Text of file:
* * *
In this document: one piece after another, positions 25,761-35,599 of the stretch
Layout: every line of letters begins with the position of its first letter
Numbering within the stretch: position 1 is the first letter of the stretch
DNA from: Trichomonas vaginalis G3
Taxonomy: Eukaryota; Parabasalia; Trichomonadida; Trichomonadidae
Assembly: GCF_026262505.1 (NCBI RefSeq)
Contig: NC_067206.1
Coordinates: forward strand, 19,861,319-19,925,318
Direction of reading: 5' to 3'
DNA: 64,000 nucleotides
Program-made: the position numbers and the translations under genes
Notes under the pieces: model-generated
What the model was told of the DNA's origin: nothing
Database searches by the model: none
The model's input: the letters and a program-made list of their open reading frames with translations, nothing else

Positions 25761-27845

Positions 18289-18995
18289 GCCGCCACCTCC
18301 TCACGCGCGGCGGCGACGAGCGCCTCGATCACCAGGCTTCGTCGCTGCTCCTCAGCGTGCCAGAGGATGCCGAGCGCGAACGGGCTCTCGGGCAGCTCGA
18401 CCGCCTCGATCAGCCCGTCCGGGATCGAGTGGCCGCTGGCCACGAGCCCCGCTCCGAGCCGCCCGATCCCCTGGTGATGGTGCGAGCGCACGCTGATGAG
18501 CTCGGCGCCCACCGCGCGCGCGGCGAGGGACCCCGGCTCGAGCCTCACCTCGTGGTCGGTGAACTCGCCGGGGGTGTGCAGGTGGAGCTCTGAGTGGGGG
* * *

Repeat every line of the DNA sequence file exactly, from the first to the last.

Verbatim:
In this document: one piece after another, positions 25,761-35,599 of the stretch
Layout: every line of letters begins with the position of its first letter
Numbering within the stretch: position 1 is the first letter of the stretch
DNA from: Trichomonas vaginalis G3
Taxonomy: Eukaryota; Parabasalia; Trichomonadida; Trichomonadidae
Assembly: GCF_026262505.1 (NCBI RefSeq)
Contig: NC_067206.1
Coordinates: forward strand, 19,861,319-19,925,318
Direction of reading: 5' to 3'
DNA: 64,000 nucleotides
Program-made: the position numbers and the translations under genes
Notes under the pieces: model-generated
What the model was told of the DNA's origin: nothing
Database searches by the model: none
The model's input: the letters and a program-made list of their open reading frames with translations, nothing else

Positions 25761-27845

Positions 18289-18995
18289 GCCGCCACCTCC
18301 TCACGCGCGGCGGCGACGAGCGCCTCGATCACCAGGCTTCGTCGCTGCTCCTCAGCGTGCCAGAGGATGCCGAGCGCGAACGGGCTCTCGGGCAGCTCGA
18401 CCGCCTCGATCAGCCCGTCCGGGATCGAGTGGCCGCTGGCCACGAGCCCCGCTCCGAGCCGCCCGATCCCCTGGTGATGGTGCGAGCGCACGCTGATGAG
18501 CTCGGCGCCCACCGCGCGCGCGGCGAGGGACCCCGGCTCGAGCCTCACCTCGTGGTCGGTGAACTCGCCGGGGGTGTGCAGGTGGAGCTCTGAGTGGGGG